happened only if Burt's samples became ever more biased towards the poor and ill-educated. And why should they have? Moreover, if they had, how could Burt have simultaneously recorded such substantial gains in educational attainments between 1945 and 1965?
At the very least then, the possibility must surely be acknowledged that Burt either relied on new tests for his post-1945 data, and that those tests had never been properly normed against his older tests, or that at least some of his numbers were simply fabricated. There are few grounds for choosing between these two scenarios--although some reason to insist that the former can hardly apply to all the post-1945 educational data. It hardly matters: both may be partly true, and both are equally culpable. Burt knew perfectly well (even if Miss O'Connor did not!) that newly standardized tests could provide no information about changes in intellectual or educational standards unless their norms were translated into those of earlier tests. He claimed to have undertaken the necessary translation, and to have collected a good deal of fresh data to allow him to do so. Since he did not in fact change any of the norms of his own tests, and since fresh data would surely have shown that he needed to, it seems highly unlikely that he ever collected any fresh data at all. Even the first of these two scenarios, therefore, has Burt making false claims in support of data which he knew would otherwise be completely worthless.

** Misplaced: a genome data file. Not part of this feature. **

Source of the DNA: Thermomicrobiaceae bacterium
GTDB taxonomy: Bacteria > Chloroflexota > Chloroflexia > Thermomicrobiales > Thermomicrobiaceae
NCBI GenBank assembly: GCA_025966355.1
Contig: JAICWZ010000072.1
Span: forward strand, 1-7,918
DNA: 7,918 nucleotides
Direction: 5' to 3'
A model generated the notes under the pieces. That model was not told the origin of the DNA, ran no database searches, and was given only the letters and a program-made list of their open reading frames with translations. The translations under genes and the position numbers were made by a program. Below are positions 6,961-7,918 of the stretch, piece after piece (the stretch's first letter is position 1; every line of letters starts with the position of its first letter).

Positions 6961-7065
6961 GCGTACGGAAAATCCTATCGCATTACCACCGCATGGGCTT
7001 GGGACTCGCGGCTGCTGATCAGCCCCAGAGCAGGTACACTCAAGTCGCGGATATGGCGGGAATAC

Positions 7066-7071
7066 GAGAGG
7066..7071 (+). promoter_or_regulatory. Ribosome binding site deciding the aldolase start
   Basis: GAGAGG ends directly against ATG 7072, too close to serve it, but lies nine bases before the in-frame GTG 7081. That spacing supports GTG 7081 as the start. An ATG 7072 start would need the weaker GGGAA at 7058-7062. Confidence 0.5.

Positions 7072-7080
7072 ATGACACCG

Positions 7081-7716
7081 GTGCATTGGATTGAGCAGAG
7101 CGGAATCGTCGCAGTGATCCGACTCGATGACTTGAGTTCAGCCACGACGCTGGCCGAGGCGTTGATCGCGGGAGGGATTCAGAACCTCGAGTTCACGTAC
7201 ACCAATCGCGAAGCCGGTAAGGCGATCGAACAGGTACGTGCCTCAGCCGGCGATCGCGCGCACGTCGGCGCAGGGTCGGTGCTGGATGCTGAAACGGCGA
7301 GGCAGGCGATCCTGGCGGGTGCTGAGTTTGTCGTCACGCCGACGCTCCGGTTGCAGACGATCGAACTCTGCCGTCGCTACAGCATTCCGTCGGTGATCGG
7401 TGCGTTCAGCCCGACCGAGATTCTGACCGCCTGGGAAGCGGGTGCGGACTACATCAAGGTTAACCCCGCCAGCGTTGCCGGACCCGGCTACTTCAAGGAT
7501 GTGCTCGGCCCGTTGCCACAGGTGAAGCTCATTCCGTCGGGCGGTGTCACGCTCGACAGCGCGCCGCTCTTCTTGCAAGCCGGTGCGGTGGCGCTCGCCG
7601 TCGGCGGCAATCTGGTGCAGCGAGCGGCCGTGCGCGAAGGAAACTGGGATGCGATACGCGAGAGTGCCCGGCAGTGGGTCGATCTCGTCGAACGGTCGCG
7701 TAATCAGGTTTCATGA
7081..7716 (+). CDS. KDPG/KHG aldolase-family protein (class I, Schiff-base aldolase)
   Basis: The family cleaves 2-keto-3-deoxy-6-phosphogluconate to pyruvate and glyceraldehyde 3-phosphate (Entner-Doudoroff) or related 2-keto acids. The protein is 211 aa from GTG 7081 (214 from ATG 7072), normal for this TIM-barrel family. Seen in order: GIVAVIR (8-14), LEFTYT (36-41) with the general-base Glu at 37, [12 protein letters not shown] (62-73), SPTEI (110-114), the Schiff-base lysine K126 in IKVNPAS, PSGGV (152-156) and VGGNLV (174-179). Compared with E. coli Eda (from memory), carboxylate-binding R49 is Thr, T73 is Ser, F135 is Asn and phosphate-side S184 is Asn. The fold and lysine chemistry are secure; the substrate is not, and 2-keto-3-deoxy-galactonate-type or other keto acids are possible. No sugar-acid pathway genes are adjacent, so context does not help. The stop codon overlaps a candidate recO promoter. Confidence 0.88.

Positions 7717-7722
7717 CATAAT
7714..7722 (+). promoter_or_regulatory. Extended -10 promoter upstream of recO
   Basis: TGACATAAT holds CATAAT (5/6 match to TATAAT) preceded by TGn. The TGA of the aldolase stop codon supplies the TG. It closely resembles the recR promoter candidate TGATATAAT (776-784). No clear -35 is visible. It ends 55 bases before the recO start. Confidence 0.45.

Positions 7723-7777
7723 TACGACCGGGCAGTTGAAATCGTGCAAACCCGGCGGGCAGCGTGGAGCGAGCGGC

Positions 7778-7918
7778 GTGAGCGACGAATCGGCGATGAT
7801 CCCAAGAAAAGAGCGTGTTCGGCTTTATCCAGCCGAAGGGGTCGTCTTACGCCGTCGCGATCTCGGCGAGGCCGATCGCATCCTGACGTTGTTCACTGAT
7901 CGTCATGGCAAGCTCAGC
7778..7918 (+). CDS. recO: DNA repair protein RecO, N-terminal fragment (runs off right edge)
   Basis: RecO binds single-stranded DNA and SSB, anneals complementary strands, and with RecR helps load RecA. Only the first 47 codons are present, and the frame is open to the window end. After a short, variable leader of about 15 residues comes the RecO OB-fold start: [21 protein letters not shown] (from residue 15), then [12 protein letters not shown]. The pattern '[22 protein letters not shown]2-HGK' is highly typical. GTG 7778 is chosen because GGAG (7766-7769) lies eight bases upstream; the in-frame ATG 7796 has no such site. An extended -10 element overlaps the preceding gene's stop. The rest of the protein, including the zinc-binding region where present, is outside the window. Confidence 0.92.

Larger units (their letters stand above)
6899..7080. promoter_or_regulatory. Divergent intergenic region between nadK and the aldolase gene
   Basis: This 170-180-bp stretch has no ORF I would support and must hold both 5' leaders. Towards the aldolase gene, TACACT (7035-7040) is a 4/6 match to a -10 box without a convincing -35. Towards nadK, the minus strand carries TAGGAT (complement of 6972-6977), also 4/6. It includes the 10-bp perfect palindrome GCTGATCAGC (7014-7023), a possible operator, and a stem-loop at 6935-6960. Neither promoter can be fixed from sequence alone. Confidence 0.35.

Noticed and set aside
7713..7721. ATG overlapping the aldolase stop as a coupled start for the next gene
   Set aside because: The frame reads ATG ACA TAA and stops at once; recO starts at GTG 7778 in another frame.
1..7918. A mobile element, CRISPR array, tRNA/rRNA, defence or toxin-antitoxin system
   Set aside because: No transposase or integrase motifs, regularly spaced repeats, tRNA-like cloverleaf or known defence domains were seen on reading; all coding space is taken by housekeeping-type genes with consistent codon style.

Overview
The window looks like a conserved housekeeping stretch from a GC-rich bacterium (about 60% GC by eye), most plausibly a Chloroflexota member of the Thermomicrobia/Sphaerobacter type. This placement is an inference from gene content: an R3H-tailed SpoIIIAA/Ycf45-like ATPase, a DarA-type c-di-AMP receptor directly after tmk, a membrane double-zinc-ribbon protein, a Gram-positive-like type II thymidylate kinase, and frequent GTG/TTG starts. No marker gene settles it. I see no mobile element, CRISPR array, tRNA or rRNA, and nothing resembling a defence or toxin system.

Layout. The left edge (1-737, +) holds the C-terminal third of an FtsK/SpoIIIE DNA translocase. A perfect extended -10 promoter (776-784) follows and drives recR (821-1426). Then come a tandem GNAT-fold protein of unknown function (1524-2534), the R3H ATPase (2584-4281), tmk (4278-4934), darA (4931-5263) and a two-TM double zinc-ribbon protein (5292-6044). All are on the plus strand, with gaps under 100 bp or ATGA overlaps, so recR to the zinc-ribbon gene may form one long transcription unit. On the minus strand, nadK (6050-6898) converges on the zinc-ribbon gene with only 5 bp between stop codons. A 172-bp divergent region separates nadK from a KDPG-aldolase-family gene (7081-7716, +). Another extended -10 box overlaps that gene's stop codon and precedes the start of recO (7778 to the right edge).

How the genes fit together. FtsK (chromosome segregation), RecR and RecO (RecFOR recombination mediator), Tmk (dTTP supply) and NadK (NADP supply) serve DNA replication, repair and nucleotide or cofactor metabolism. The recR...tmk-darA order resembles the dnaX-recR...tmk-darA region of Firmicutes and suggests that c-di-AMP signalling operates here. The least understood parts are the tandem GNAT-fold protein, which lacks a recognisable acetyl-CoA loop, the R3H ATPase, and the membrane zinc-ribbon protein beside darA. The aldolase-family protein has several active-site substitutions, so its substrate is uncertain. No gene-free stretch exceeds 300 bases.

If it is impossible to decide how far Burt was relying on new but worthless data, and how far he was simply fabricating data, so some will argue, we cannot prove that he was doing either. That may well be true. I myself should regard some combination of these two scenarios as very much more probable than any combination of the innocent explanations I have considered. I think it would be difficult to insist that such a combination provides a less plausible explanation. But I readily concede that we are dealing with what is plausible or probable, not with certainty.
Audley R. J. and Rawles R. E. ( 1990). On a defence of Professor Sir Cyril Burt. The Psychologist, 3, 306-61.
Banton M. P. ( 1955). The coloured quarter. Jonathan Cape, London.
Burt C. L. ( 1921). Mental and scholastic tests (1st edn). King & Son, London.
Burt C. L. ( 1946). Intelligence and fertility, Eugenics Society, Occasional Papers, no. 2. Hamish Hamilton, London. ( 2nd edn 1952, Cassell, London.)